In Book of Mormon times, Alma and his sons had to go out and travel throughout the land to combat heresies that spread. And as soon as one was put down, another heretical teaching or anti-Christ popped up.
The roles of custodian and dispenser were in conflict during these earlier dispensations because as the missionaries spread out across the world it became increasingly difficult to shut down heresies and prevent false doctrine from creeping in.
By contrast, in our day The gospel can spread and be preserved in purity at the same time. We get to hear our leaders speaking biannually to the whole church. We get letters, policy clarifications and newsroom declarations on an even more regular basis. It has never been easier to know the will of God revealed through the brethren. There is simply no excuse for ignorance. The only way to be deceived is by refusing to hearken to the truths that are being taught.
When I look at what has happened in other Church such as the Catholic Church, where majorities of members openly resist or go against core Church doctrines, I am grateful to belong to a Church that clearly declares what is true and is vigorously work as a custodian of those divine truths.
President Smith catalogs a variety of the divine truths that we are blessed to have in our Church thanks to modern revelation, and then declares that “[t]here is no need for anyone to remain in darkness; the light of the everlasting gospel is here; and every sincere investigator on earth can gain a personal witness from the Holy Spirit of the truth and divine nature of the Lord’s work.”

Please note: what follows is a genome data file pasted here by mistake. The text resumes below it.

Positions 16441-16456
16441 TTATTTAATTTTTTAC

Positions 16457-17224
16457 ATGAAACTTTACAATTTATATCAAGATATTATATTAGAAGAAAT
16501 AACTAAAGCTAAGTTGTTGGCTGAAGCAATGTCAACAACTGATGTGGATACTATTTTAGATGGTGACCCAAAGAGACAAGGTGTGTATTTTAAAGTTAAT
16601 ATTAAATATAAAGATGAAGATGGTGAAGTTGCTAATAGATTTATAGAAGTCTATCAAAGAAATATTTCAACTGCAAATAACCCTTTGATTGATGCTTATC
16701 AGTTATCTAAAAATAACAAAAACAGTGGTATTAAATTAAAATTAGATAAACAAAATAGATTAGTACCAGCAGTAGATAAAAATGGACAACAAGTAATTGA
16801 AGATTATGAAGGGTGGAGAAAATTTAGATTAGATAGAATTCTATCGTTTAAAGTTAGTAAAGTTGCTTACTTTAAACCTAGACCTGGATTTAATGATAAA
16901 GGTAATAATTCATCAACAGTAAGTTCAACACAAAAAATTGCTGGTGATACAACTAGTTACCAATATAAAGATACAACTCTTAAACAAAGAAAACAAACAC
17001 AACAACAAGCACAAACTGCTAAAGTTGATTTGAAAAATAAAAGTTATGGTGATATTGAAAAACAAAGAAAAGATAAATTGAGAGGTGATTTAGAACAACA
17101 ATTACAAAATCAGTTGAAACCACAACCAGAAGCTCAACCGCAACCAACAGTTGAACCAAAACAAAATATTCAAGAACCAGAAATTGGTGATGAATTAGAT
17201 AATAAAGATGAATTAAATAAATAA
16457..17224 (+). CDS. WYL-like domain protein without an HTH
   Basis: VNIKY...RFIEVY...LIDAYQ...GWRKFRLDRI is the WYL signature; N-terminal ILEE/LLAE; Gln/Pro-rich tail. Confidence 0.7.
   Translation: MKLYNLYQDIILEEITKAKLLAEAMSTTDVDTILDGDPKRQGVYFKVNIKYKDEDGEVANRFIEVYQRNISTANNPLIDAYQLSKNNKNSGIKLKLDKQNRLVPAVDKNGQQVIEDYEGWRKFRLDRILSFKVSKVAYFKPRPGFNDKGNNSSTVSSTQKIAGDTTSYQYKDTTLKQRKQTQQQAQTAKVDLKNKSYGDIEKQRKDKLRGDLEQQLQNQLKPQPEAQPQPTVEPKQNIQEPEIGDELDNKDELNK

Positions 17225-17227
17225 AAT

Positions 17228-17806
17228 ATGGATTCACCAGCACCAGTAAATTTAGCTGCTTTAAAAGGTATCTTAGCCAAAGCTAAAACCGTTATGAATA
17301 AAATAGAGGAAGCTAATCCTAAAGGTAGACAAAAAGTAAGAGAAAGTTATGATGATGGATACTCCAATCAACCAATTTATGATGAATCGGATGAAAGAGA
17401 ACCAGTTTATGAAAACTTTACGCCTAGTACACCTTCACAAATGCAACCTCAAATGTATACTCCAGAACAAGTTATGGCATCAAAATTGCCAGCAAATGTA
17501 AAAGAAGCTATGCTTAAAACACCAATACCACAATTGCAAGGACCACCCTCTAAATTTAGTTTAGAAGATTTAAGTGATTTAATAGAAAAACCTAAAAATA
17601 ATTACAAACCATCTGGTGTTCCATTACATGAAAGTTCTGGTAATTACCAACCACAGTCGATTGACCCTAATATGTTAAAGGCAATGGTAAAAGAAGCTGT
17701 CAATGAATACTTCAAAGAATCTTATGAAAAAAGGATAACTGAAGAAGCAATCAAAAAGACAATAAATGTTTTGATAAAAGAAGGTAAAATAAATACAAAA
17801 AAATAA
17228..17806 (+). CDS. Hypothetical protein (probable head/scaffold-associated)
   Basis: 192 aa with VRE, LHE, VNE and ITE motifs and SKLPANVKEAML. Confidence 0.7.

God wants us to each gain a personal witness of the divine truths taught in the church. He reveals it in purity through his living Prophets and Apostles, and invites us to partake. The Gospel of Jesus Christ is a veritable feast and God wants us to be his guests. It is only through willful blindness or hardheartedness that we cut ourselves off from the divine truths so essential to happiness and exaltation.
Here are all of the other posts based on this session of conference:
Nathanial Givens – Beginnings and Endings
Ralph Hancock – April 1971: Nothing New Here – Just Same Ol’ Mormonism
John Hancock – Voices of the Past, of the Present, of the Future
Michelle L – “Our Individual Battles to Overcome Our Worlds”